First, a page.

1. Ben Shephard, War of Nerves. I must confess, this is one of my favorite works of history on a couple of different levels. On the first, and most obvious, it is a favorite because it is damned fine academic work. Shephard digs into primary sources, and traces the history of the IDEA of combat trauma from the period immediately preceding the First World War through the mid-1990s. I also love this book because it exemplifies why military historians cannot afford to be snobs. Shephard is not a military historian, but a historian of psychiatry. Although the book leans heavily towards British developments in WWI and WWII, this is understandable since he himself is British. His chapters on the political/psychological mélange which resulted in the DSM diagnosis of "Post Vietnam Syndrome" (later renamed Post Traumatic Syndrome, or PTSD) are instructive in a way that only a non-American could write about without strong bias.
2. Peter Leese, Shell Shock. This book is narrow, focusing exclusively upon the WWI syndrome (which it should be noted was different from things which went before, and came after...a point to ponder) of "Shell Shock" is a good foundation for understanding what Shephard was talking about. Namely, that it appears that often the behavioral reaction to extreme stress (of combat) is somewhat socially induced. "Shell Shock" syndrome closely paralleled the late 19th C and early 20th C phenomenon of "hysteria," as it was reported in the contemporary press...in other words (gulp) journalists are both the reporters of, and partial creators of, the reaction to combat. The source material is excusively British.
3. David Gerber, ed., Disabled Veterans in History. Not an easy book to find, despite it being a relatively recent publication. It is an edited collection of academic papers dealing with the title topic. The essays herein start with the mid-19th C, and continue through Vietnam. They cover issues such as physical disabilities (and the developing belief that the State was responsible to compensate veterans for wounds suffered for the State), as well as the fights to extend this definition of "wounded" to psychological casualties. (And State resistance thereof, mostly on financial grounds.) Academic but readable with patience.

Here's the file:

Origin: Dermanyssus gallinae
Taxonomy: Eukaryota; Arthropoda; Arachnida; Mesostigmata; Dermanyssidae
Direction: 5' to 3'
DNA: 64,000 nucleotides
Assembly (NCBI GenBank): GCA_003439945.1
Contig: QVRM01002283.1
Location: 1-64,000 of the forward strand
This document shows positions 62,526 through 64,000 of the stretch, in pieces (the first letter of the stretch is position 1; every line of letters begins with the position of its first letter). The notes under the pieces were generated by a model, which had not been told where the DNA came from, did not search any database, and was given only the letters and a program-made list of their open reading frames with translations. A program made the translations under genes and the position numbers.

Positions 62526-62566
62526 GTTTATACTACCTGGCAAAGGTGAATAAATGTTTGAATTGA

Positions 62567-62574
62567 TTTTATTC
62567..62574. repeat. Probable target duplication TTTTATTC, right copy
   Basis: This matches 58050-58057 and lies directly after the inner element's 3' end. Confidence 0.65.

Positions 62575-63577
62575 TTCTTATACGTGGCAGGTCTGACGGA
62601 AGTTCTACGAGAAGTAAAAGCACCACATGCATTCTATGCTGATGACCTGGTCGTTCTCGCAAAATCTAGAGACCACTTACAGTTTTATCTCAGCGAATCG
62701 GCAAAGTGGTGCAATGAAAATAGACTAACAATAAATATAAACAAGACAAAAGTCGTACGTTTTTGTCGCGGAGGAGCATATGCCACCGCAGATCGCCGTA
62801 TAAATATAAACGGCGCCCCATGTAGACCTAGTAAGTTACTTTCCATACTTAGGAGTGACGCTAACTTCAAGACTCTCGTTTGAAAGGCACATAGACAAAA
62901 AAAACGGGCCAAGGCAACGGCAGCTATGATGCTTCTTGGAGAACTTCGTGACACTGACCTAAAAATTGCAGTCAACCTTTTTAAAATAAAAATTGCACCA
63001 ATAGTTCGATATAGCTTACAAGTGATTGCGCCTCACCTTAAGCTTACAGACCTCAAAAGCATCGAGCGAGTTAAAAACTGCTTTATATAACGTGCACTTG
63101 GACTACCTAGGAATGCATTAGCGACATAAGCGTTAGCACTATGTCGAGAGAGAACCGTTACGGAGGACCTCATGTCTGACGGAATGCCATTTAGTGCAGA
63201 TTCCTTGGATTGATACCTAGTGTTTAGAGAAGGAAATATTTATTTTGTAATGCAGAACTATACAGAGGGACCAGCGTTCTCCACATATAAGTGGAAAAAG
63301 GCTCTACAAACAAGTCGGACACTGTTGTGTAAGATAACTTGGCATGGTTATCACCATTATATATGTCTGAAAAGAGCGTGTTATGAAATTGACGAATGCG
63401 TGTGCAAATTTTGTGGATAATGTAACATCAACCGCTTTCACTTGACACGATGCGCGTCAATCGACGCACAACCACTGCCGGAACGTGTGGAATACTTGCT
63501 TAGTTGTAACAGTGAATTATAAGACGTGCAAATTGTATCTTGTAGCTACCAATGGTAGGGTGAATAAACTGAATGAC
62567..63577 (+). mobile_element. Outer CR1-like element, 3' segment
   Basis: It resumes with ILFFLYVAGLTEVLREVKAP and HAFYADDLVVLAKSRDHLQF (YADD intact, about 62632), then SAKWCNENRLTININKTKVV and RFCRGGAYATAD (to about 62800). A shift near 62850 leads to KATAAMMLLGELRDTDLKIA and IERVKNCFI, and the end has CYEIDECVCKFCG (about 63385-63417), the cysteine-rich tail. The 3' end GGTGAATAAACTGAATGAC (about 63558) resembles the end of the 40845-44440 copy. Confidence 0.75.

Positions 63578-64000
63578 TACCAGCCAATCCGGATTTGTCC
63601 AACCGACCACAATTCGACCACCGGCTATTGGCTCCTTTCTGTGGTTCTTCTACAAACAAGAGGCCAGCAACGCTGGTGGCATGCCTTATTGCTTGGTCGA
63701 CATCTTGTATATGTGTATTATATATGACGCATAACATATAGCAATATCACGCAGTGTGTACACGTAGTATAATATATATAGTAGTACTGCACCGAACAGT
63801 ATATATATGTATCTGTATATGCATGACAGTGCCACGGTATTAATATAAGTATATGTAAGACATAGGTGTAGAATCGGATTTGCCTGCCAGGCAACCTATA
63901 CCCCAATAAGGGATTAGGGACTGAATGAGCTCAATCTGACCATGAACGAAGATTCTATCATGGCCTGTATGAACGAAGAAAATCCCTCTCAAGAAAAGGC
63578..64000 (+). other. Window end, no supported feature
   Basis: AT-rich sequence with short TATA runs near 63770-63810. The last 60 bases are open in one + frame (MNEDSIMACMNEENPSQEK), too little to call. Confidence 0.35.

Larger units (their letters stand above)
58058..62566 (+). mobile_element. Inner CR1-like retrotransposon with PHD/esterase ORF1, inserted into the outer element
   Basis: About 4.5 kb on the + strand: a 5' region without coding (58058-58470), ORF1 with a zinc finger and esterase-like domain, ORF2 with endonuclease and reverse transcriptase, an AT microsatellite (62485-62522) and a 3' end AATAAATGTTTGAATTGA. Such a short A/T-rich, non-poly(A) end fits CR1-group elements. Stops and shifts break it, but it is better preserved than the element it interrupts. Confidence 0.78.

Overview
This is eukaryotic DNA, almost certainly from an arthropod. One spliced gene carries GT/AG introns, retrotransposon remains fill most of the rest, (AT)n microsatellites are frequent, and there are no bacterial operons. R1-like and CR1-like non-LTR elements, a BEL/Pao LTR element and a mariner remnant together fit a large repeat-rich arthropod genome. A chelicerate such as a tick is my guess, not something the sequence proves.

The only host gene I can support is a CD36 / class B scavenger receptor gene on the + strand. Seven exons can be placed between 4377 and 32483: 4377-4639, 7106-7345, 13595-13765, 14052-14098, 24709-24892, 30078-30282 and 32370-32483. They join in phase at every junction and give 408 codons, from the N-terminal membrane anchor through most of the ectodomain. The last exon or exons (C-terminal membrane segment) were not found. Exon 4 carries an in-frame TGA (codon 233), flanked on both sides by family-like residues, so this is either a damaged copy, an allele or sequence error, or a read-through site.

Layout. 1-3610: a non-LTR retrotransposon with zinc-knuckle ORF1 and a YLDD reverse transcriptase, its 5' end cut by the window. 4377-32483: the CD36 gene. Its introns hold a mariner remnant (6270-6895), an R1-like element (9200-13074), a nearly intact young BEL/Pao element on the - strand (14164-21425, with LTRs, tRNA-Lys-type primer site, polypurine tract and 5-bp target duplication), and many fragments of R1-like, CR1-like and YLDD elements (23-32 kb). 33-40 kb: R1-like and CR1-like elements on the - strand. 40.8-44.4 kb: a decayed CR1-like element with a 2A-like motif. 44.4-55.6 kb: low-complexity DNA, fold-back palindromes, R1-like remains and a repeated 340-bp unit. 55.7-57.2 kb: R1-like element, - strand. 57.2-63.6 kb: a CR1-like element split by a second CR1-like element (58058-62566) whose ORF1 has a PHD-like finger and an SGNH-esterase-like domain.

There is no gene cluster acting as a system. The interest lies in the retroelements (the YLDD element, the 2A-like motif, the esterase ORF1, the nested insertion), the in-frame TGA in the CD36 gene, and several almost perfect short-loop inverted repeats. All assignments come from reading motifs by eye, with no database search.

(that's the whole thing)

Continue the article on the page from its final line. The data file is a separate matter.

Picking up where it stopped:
4. Eric Dean, Shook Over Hell, PTSD in the Civil War. I like this book, despite my reluctance to allow retro-active diagnosis. Dean gives solid case study examples of PTSD in Civil War veterans, but he also over-reaches, lumping all psychological reactions to combat under the rubric of PTSD, which is ahistorical. But Dean is a military historian, writing before Shephard. One would hope that if the book is ever reprised, he might present a more nuanced understanding of psychological reactions to combat. In any event, he backs up our historical "start date" to the Civil War, which could therefore fairly easily be extrapolated backwards at least through the military historian's period the "Age of Limited War" (roughly 1648-1793).
5. Jonathan Shay, Achilles in Vietnam and also Odysseus in America. Full disclosure: I know and am a personal friend of Jonathan's. These two books are a labor of love. Jonathan is a psychiatrist who has worked with PTSD claimants in the VA system for at least 20 years. The books are his attempt to get the military to do what is right, in training and preparation, to minimize psychological casualties. Jonathan's credentials are solid. Some of his sources, in the first book, are not. (See next.) That being said, I think Jonathan's work is on the correct track.